Mechanism-Guided Tunnel Engineering to Increase the Efficiency of a Flavin-Dependent Halogenase
Prakinee, K., Phintha, A., Visitsatthawong, S., Lawan, N., Sucharitakul, J., Kantiwiriyawanitch, C., Damborsky, J., Chitnumsub, P., van Pée, K.-H., Chaiyen, P.
NATURE CATALYSIS 5: 534-544 (2022)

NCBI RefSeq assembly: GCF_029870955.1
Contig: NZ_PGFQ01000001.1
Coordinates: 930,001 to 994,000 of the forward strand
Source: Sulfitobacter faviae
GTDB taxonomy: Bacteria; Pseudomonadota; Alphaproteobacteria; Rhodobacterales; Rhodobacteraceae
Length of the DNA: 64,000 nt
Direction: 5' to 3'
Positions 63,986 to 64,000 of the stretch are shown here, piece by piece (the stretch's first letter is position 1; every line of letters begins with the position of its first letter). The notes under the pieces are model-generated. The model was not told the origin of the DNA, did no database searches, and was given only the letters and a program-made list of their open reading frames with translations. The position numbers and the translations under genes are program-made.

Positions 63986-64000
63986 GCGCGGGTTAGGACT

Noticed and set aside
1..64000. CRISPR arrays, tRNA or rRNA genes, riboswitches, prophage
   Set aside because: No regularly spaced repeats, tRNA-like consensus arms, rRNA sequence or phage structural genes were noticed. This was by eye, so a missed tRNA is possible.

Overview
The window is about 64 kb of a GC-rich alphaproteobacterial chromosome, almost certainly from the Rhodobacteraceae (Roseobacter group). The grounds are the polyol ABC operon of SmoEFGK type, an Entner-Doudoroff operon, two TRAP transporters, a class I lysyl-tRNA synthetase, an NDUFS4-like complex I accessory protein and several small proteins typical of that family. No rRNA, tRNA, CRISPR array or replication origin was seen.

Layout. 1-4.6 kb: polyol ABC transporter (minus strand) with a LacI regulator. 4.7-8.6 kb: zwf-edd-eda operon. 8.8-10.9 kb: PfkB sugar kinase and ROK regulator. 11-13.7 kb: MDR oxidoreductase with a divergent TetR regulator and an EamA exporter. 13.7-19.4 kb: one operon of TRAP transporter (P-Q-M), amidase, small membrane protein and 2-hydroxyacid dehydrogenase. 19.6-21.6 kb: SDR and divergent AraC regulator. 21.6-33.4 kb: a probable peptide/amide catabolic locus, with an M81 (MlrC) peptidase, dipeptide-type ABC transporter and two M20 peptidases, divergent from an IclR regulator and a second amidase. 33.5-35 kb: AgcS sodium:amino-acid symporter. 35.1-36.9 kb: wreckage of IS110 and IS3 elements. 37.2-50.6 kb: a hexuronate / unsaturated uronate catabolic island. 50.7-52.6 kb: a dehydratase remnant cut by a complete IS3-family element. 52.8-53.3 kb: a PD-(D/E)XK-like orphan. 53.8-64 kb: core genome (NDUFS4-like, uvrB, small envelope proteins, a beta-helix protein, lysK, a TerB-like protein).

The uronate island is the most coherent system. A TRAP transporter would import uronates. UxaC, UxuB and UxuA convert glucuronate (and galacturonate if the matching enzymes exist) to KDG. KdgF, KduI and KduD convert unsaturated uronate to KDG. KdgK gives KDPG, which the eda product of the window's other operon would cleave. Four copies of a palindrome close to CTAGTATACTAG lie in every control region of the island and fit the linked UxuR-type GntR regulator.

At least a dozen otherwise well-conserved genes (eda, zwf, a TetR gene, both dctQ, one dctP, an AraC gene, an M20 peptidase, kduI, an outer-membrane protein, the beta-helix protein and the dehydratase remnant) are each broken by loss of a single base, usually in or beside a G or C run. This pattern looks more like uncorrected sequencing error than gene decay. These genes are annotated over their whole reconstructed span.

Although flavin-dependent halogenases (FDHs) are attractive for C–H bond activation, their applications are limited due to low turnover and stability. We have previously shown that leakage of a halogenating intermediate, hypohalous acid (HOX), causes FDHs to be inefficient by lessening halogenation yield. Here we employed a mechanism-guided semi-rational approach to engineer the intermediate transfer tunnel connecting two active sites of tryptophan 6-halogenase (Thal). This Thal-V82I variant generates less HOX leakage and possesses multiple catalytic improvements such as faster halogenation, broader substrate utilization, and greater thermostability and pH tolerance compared with the wildtype Thal. Stopped-flow and rapid quench kinetics analyses indicated that rate constants of halogenation and flavin oxidation are faster for Thal-V82I. Molecular dynamics simulations revealed that the V82I substitution introduces hydrophobic interactions which regulate tunnel dynamics to accommodate HOX and cause rearrangement of water networks, allowing better use of various substrates than the wildtype. Our approach demonstrates that an in-depth understanding of reaction mechanisms is valuable for improving efficiency of FDHs.